For the duration of the module, we'll be working with the source code files in the directory Module_4/Start/TabianDating. If you imported the code from GitHub, you'll want to start with the branch named Module_4. 2_Start. Sometimes it's convenient to provide text suggestions to users. Some fields where text suggestions are appropriate are entering a city name, entering a country name, entering a greeting message, or maybe entering an age. Currently we don't have a city, country, or age field in our application, but we do have a chat. So we're going to predefine some greeting messages that users might want to take advantage of. The message suggestions will pop up if the user starts typing the first two characters of the greeting, then they can select the one they want to use. Of course they can also choose to not use the suggestions. Next we'll work on implementing a search view. A search view isn't technically part of the handling keyboard inputs guide in the Android documentation, but I think it's worth covering since it's basically an advanced version of auto suggestions. We're going to be using a search view to filter a list of chat messages. So if a user can't remember who they were talking to, but they remember what they were talking about, they'll be able to find that user. They'll also be able to search by name. This is going to work in basically the same way as the default texting application on your current device.

Detecting if SoftKeyboard Is Visible
For the duration of the module, we'll be working with the source code files in the directory Module_5/Start/TabianDating. If you imported the code from GitHub, you'll want to get started with the branch named Module_5. 2_Start. Sometimes you just can't get the view to do what you want, especially if the soft keyboard is popping up and distorting it. As I mentioned in the previous module, the navigation view is sitting on top of the soft keyboard in messages fragment. This obviously doesn't yield a good user experience, it does not look good. I don't know if you noticed, but at the start of the course this wasn't happening. Do you what's changed? We changed the windowsSoftInputMode in the manifest to stateHidden. It used to be adjustPan. AdjustPan actually solves this problem. If we set the windowSoftInputMode to adjustPan, the toolbar will not be sitting on top of the keyboard, but unfortunately then we'd have the overlap issue in chat fragment. Ah, the joys of programming. But don't worry, we have options. We always have options. We're going to build a custom listener that detects when the keyboard is showing, if it is, we'll hide the bottom navigation.

Supporting Keyboard Navigation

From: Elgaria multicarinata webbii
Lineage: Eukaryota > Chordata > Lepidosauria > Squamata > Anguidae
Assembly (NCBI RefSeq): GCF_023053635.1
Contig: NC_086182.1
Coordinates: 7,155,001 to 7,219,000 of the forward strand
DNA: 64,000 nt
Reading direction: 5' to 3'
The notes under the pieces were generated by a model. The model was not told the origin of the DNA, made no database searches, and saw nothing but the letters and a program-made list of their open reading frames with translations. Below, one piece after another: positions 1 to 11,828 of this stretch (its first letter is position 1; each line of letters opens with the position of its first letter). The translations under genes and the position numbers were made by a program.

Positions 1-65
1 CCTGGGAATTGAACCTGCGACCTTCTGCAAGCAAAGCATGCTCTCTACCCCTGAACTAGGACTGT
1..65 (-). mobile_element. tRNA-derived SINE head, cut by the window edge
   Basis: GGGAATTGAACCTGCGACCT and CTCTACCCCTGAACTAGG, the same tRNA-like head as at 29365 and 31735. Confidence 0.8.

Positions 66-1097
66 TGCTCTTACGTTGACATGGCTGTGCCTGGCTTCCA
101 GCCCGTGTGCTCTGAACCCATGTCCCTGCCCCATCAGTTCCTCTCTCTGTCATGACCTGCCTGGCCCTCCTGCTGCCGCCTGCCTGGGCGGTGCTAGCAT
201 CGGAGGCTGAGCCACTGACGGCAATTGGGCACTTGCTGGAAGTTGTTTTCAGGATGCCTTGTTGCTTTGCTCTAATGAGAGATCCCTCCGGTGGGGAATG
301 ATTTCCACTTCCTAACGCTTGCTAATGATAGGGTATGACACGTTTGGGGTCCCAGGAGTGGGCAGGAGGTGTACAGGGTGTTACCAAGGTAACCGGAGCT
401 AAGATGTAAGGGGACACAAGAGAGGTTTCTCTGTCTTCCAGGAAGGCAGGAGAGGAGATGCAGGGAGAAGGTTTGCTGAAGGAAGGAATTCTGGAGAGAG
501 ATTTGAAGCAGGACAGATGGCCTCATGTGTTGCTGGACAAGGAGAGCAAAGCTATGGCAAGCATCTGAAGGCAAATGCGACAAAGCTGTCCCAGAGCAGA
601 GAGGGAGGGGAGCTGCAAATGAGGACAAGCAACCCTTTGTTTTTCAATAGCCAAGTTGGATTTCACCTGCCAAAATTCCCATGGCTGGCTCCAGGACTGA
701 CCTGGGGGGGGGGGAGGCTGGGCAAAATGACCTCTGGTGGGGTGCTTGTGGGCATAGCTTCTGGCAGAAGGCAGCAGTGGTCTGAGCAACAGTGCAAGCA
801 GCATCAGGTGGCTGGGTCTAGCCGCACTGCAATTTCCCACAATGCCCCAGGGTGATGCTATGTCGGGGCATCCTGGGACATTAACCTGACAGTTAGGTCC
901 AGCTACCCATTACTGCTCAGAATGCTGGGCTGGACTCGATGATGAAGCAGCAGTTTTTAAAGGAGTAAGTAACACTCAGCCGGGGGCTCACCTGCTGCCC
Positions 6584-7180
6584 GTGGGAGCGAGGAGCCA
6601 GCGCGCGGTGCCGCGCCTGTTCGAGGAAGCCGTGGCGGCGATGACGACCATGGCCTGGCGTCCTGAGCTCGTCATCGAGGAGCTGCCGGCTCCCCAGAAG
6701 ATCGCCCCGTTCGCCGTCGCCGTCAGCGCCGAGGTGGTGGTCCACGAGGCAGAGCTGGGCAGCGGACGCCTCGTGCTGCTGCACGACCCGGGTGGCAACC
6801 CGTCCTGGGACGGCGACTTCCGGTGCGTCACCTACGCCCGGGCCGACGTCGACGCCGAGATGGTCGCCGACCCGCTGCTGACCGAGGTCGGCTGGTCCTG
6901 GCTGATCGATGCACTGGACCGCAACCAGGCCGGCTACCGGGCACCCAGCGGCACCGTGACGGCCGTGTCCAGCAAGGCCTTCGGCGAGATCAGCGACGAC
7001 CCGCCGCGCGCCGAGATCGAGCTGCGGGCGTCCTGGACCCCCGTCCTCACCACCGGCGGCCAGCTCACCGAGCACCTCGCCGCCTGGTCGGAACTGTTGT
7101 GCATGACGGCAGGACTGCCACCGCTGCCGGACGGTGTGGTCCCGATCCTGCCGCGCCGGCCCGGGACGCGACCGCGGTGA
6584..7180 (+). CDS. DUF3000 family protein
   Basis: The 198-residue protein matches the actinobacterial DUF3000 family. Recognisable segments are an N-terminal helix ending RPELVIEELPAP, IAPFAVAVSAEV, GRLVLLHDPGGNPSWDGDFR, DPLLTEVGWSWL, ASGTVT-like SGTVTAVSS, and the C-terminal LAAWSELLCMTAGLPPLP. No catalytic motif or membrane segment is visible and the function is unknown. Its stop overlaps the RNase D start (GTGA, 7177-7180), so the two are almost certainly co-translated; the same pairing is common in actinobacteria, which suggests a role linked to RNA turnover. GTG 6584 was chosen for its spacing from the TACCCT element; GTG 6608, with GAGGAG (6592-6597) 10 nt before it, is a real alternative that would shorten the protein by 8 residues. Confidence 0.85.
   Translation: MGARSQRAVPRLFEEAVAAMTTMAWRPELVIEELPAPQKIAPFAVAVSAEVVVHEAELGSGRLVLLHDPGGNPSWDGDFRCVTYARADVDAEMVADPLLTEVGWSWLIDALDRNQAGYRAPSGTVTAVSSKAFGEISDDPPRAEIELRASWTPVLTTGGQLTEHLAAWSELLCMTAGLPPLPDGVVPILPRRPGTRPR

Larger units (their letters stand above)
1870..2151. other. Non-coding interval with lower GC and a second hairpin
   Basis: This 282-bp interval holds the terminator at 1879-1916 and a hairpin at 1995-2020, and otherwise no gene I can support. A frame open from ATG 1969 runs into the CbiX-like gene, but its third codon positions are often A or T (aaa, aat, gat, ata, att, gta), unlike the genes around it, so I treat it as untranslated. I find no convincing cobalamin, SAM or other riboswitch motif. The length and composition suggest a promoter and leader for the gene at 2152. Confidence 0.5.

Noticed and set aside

For the duration of the module, we'll be working with the source code files in the directory Module_6/Start/TabianDating. If you imported the code from GitHub, you'll want to start with the branch named Module_6. 2_Start. As you probably already know, by default the users have the ability to navigate applications using an attached keyboard. Keyboards aren't very popular with mobile devices, for obvious reasons, but they're growing in popularity with tablets. That being said, by default navigation will likely be clunky and far from perfect. It's up to us as the developer to anticipate problems and define an intuitive navigation system. Additionally, there's going to be some significant versioning issues. I'm going to be testing on two devices, one is running API version Oreo and the other is running API version Marshmallow. That's API level 26 and 23 respectively. I have two major goals in this module. Number one is I want to show you there's no absolute way for defining keyboard navigation. There's going to be a lot of things that don't work and you'll need to be creative and come up with solutions. Number two is to convey enough different situations and examples so you get an idea of what you'll likely run into in your other projects. I'll describe my thought process and how I solve the problems that I run into. Remember, our goal is to design effective keyboard navigation for the most versions possible. So all the solutions here will have that major goal in mind. Here's an example. When a users pressed the Tab key on an attached keyboard, what happens? That's the type of navigation we need to customize. Additionally, how do you open the navigation drawer? You can't get to it using Tab. For things like that, we need to bind specific keys. I'm going to be using a wireless Bluetooth keyboard to test, but if you don't have one, you can just use the Android emulator.

Handling Keyboard Actions
For the duration of the module, we'll be working with the source code files in the directory Module_7/Start/TabianDating. If you imported the code from GitHub, you'll want to start with the branch named Module_7. 2_Start. So far we've defined how a user can navigate widgets on the screen by pressing Tab and the arrow keys. But some things aren't accessible using Tab and the arrow keys. In our application, widgets that aren't accessible are the navigation drawer, the swipeRefreshLayout and the SearchView. Another thing that could use improvement is swiping through tabs. In choose photo activity, the arrow keys are the only way a user can get to the tabs. It would be much more convenient if they could do something like press Control+Left or Control+Right to swipe. In ChatFragment, when a user presses the Enter key on the keyboard, a carriage return is executed, or in other words, they're taken to the next line. I actually like that functionality, but it introduces a problem. How do they actually send the message? Of course they could tab over and press the Send button, but it would be nice to be able to press a key and then just send the message. Something like Shift+Enter would be great for this, that way they can press Enter to move to the next line or Shift+Enter to actually send the message.